What I Wish I Knew Before I Had Top Surgery
July 25, 2019 Jamey Hampton 0 Comments
For anyone who’s going through a gender transition, there are certain moments that stand out.
I remember the moment five years ago when I decided to change my name to Jamey, to be consistent with my gender identity. I remember seven months after that when, for the first time, my mom used my chosen name and then four months after that, the first time I saw it printed on my driver’s license. In 2015, my partner gave me a greeting card that I still treasure that said, “Happy birthday to my wonderful boyfriend.” And during the summer of 2018, I was getting ready to experience another of those big moments: seeing my new chest for the first time after undergoing top surgery.
Top surgery, a common term used in the trans community to describe a double mastectomy, is a common part of gender transition for transmasculine folks like myself. It’s definitely an investment — the surgery itself is fairly intrusive and if you have to pay out of pocket, it can cost easily over $10,000. Thankfully, more health insurance plans are starting to pitch in for medical transition costs, and I’m very fortunate that my surgery was covered by my insurance.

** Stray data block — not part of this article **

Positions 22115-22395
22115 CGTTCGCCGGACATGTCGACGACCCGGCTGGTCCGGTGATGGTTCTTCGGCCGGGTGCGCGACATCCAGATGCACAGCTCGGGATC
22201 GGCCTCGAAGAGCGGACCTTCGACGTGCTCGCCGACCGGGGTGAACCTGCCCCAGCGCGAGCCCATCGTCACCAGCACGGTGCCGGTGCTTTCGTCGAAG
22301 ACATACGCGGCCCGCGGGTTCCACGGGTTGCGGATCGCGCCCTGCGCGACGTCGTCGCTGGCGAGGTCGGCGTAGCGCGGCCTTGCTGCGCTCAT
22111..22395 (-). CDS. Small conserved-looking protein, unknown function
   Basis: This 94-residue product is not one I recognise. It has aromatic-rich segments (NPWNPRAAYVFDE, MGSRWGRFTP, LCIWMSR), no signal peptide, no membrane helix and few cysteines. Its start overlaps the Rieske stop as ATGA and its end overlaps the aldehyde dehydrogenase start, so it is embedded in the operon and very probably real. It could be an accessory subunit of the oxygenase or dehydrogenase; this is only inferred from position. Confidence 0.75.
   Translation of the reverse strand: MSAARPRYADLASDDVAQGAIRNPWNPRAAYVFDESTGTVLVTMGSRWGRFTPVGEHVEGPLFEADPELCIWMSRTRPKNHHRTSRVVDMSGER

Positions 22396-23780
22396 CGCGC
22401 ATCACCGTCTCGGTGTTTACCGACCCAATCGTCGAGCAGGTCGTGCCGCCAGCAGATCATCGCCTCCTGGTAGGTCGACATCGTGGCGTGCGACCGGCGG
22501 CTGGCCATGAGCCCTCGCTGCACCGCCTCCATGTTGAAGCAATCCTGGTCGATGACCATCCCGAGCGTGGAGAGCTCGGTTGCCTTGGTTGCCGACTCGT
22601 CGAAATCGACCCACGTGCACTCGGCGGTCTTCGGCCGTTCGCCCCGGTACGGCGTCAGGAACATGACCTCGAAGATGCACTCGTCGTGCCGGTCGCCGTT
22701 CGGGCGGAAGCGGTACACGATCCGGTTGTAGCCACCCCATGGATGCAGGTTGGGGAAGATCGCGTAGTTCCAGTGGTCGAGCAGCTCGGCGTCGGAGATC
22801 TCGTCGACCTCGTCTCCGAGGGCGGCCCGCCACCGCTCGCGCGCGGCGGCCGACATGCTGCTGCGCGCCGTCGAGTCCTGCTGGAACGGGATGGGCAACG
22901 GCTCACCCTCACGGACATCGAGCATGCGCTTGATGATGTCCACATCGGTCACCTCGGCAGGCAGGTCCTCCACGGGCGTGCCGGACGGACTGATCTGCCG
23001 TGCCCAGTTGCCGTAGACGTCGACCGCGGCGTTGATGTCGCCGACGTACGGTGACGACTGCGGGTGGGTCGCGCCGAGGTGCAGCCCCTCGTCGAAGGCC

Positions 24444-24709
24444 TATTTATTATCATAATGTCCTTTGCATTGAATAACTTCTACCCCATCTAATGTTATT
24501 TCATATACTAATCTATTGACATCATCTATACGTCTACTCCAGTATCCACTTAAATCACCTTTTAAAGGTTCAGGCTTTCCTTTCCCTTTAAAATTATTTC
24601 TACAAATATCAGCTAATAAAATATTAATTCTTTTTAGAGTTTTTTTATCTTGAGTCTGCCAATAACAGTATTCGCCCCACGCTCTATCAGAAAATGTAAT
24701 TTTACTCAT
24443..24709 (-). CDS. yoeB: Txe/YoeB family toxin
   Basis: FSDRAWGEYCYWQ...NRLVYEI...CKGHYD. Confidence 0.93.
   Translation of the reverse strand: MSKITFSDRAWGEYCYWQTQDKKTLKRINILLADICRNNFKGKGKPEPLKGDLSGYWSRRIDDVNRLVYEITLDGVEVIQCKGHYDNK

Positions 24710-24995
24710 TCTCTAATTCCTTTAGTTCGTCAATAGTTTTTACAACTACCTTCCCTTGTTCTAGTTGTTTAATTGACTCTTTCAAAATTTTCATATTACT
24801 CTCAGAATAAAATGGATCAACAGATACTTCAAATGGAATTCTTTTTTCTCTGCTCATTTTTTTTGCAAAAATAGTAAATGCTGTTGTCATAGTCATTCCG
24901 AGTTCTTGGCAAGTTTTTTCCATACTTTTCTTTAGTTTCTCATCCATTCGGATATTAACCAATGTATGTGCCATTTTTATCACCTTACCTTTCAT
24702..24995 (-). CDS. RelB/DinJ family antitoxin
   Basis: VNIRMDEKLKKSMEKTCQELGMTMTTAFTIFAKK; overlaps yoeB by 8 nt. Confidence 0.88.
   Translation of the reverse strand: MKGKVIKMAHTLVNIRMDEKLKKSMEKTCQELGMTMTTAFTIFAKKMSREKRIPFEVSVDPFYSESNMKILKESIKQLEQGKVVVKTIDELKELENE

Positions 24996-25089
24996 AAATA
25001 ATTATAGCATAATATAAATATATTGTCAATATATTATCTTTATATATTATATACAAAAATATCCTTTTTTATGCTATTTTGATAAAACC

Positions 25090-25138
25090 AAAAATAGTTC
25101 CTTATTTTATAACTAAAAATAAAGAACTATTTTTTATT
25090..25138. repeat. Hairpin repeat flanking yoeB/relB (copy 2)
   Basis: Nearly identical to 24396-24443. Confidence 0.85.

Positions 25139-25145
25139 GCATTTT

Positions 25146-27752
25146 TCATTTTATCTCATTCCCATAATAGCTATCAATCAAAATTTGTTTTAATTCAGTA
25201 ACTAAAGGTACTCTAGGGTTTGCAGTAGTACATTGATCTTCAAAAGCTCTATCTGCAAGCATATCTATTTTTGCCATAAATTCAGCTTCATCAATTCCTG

Top surgery can feel like a necessity for many of us who experience a lot of gender dysphoria centered around our chests, both because of how it makes our bodies feel, and because of how it causes other people to perceive us. I had been coping by binding my chest, but binding is not only a huge burden but also unsustainable long term for health reasons. In 2015, I contracted pleurisy ― inflammation of chest tissue ― as a side effect of frequent binding. I longed to be free, both of my dysphoria and the hassle of chest binding.
Read the whole article on the Huffington Post! This was a really important piece for me to write. It had been on my mind ever since I had my surgery last summer, but it was over a year before I was ready to discuss it publicly. Ultimately it was something I really wanted to do, because it’s something I wish something had talked to me about before I experienced it and I wanted to be that person for others having a similar experience. And actually, writing it really helped me process my experience too, so it was just really rewarding all around! Honored that the Huffington Post wanted to share my story to a large audience.